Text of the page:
Q. My orange tree now produces sour oranges. Will some kind of fertilizer help to make them sweet again?
Q: I have an orange tree that used to produce sweet fruit. We pruned it back a few years ago after a freeze and now it only produces small sour oranges that are full of seeds. Is there some kind of fertilizer we can apply to the tree to make it produce the sweet oranges again?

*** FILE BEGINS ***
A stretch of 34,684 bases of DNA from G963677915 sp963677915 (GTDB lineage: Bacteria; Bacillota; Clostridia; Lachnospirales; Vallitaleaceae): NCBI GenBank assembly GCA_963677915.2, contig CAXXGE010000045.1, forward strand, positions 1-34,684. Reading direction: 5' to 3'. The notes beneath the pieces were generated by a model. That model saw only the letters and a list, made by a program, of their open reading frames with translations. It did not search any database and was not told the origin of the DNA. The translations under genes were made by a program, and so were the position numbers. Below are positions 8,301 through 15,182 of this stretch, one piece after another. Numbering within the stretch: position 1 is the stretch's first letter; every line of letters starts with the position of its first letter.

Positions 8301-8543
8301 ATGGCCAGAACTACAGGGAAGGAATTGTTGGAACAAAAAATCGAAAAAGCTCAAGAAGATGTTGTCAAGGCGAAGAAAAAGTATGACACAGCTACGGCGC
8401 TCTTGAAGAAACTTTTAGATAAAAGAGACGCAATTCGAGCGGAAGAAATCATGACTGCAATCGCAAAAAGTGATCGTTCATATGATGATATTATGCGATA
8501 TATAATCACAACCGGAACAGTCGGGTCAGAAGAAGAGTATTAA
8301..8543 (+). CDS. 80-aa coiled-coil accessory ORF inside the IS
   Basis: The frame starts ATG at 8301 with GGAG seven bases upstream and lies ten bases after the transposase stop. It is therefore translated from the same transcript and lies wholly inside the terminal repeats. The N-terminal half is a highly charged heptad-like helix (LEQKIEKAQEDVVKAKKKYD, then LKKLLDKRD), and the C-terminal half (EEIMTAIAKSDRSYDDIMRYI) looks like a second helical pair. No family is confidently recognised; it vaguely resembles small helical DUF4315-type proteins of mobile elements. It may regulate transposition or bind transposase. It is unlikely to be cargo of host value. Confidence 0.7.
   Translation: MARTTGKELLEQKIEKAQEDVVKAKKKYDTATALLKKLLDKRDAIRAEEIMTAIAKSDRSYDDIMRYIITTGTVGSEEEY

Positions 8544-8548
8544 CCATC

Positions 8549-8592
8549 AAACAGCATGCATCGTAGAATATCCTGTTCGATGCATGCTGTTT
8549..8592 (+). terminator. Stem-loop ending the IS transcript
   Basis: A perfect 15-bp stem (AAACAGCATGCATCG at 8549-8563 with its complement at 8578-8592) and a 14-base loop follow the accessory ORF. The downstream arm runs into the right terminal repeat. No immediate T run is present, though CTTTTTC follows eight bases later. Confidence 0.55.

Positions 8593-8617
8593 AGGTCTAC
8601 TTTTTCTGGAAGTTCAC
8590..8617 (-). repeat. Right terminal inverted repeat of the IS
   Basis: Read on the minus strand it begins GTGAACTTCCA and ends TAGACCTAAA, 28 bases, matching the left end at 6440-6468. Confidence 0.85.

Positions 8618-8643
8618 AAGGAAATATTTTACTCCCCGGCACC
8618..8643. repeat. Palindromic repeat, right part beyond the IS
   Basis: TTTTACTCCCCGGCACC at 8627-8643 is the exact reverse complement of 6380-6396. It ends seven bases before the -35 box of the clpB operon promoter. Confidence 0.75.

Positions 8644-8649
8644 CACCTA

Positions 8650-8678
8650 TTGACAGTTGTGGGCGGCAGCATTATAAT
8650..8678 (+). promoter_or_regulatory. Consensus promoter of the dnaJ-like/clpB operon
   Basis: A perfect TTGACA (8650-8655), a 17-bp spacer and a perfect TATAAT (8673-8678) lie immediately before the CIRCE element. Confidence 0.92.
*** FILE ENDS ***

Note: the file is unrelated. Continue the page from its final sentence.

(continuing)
A: I get this question often especially during the spring after a cold winter. I am afraid I have some bad news for you; there is no fertilizer you can add to the ground to make the sour oranges sweet. I suspect your original orange died as a result of the freeze and the root stock, which is probably a sour orange, is the only living portion of your citrus tree. Sour orange is a common root stock because it is so cold hardy, but as you noticed the fruit is inedible. Once the scion, the grafted portion, dies the hardy root stock will totally take over the tree. On citrus trees, be sure to protect the area where the scion and the root stock join in order for the upper scion portion to survive freezing temperatures. Even if the top portion freezes, the tree may be able to recover once temperatures become warm again. You have several options: graft another sweet orange back onto the sour orange root stock, dig up the tree and replace it, or leave the tree and enjoy it for its beauty.